MIT Concrete Sustainability Hub
Infrastructure

Infrastructure

Infrastructure

Effective, sustainable infrastructure spending can improve system performance and impact climate change.

MIT CSHub investigates how low carbon infrastructure may be built with very finite resources.

We aim to help transportation agencies do more with less by implementing tools and fostering a competitive market with more balanced spending on materials. Our research seeks to help cut costs and foster more sustainable practices, like building stiffer, lighter, more durable roads and using more concrete in their construction.

The consequences of America’s ailing infrastructure are numerous. Besides causing uncomfortable ride quality, they can impose higher maintenance costs and even increase fuel consumption. Annually, poor roads in the U.S. cause vehicles to consume an extra 0.5 billion gallons of diesel and 1.6 billion gallons of gasoline. This extra fuel consumption amounts to 6.2 tons of greenhouse gas (GHG) emissions per mile. 


CSHub Research Brief: “Improving Pavement Network Conditions Through Competition

Ongoing Projects

The objective of this project is to develop and implement a novel framework to carry out performance-based planning (asset allocation) for large-scale pavement networks that consider both a broad range of treatment technologies and uncertainty in both future network performance and material prices. At the current stage, simulation models for each state are under development in order to allow stakeholders to visualize how a state’s network would be expected to evolve in response to different approaches to management or budget.

This project will create a streamlined pavement LCA and LCCA platform that can be used to conduct rapid analyses even in cases with limited data availability. Building off of the previous network-level approaches, the streamlined tool will allow users to provide generic information about pavement designs of interest and will provide insight into the extent to which can be achieved through changes in network policy. This streamlined LCA/LCCA tool will create a powerful platform that incorporates the latest pavement-vehicle interaction and albedo models, thereby making streamlined versions of such models available as part of complete life cycle assessments or on a stand-alone basis. The outcome of this project empowers local and state pavement authorities to include sustainability metrics in their decision-making process on the preferred pavement alternative and to increase the rate of adoption of appropriate strategies for maintenance and repair actions at the design stage.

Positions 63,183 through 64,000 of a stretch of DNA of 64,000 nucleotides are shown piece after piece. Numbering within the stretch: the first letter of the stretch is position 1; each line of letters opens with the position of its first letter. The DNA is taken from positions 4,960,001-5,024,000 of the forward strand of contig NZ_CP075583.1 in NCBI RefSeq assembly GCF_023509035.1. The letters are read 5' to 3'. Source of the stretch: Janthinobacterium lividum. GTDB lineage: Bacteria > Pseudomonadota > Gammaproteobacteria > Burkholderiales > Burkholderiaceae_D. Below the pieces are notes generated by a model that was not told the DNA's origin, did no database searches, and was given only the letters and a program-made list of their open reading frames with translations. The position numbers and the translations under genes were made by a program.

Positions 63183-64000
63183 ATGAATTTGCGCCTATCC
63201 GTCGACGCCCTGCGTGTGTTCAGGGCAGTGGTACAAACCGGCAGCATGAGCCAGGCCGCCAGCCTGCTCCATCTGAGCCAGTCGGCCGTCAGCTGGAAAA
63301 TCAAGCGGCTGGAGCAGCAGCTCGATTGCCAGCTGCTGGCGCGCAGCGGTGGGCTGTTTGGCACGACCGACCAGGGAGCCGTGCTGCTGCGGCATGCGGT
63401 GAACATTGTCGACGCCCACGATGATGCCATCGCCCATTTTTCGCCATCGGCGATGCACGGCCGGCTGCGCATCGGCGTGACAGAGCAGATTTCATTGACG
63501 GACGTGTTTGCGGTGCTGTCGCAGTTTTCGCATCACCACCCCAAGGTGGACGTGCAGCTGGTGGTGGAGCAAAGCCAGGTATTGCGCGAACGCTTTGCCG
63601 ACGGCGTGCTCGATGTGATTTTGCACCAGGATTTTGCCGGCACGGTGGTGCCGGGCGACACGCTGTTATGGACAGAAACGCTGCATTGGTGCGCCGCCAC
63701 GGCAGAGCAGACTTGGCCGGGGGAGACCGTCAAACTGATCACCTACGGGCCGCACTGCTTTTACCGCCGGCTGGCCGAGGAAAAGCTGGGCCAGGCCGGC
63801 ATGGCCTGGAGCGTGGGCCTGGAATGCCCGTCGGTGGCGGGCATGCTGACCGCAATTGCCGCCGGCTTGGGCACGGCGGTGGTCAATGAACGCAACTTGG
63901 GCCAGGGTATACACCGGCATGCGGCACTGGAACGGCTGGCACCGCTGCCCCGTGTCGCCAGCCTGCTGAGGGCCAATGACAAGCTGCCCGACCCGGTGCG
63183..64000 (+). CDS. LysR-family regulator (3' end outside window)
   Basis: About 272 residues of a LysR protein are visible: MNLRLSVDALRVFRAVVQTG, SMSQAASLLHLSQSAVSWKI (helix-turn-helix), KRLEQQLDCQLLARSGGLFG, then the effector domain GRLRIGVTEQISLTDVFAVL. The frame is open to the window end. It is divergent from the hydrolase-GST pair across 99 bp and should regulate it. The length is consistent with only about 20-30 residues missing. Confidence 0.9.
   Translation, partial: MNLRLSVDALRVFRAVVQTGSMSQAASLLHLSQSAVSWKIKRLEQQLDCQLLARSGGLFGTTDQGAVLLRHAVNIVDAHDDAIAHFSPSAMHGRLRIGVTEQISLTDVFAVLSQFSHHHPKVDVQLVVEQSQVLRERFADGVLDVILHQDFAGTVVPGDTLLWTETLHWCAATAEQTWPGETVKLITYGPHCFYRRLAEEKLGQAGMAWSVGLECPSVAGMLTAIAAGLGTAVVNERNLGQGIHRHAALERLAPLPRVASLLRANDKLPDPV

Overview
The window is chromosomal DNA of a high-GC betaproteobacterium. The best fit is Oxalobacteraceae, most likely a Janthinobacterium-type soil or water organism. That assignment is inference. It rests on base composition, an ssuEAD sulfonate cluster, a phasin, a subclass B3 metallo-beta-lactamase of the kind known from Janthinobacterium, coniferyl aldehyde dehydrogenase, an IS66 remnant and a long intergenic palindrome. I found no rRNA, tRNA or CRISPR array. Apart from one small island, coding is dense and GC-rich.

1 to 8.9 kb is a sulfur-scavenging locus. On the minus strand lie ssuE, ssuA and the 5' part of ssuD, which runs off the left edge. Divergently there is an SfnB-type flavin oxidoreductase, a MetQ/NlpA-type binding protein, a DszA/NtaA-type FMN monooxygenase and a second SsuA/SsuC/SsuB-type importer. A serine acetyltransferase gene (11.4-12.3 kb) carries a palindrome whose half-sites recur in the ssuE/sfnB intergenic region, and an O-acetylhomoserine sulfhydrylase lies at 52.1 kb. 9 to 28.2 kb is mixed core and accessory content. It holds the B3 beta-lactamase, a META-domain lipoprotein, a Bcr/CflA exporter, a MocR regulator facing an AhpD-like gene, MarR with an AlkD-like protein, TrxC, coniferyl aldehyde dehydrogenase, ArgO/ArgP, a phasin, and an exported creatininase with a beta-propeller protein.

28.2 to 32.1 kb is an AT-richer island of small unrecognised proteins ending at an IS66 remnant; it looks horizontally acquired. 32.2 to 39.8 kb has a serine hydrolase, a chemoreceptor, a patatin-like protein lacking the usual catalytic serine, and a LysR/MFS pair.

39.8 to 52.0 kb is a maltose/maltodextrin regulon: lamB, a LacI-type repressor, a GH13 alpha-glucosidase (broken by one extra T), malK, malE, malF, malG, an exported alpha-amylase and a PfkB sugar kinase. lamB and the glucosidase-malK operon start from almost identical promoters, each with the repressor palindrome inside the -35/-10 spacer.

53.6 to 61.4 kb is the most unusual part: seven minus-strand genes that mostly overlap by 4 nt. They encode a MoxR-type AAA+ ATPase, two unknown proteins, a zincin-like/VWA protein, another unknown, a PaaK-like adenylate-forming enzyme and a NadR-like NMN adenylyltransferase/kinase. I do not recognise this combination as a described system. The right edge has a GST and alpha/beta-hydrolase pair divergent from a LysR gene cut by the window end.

The CSHub team continues to support the industry through targeted case analyses around LCA, LCCA, asset management, and competition. These case analyses emerge opportunistically through interactions between either industry and states or MIT and states. In either case, MIT works closely with our industrial partners to support their goals in these analyses and communications.

Application Areas

In 2017, America’s roads received a D rating by the American Society of Civil Engineers. For cities and states to improve their grade, they must first be able to accurately measure the quality of their pavements. Unfortunately, this often proves expensive and challenging.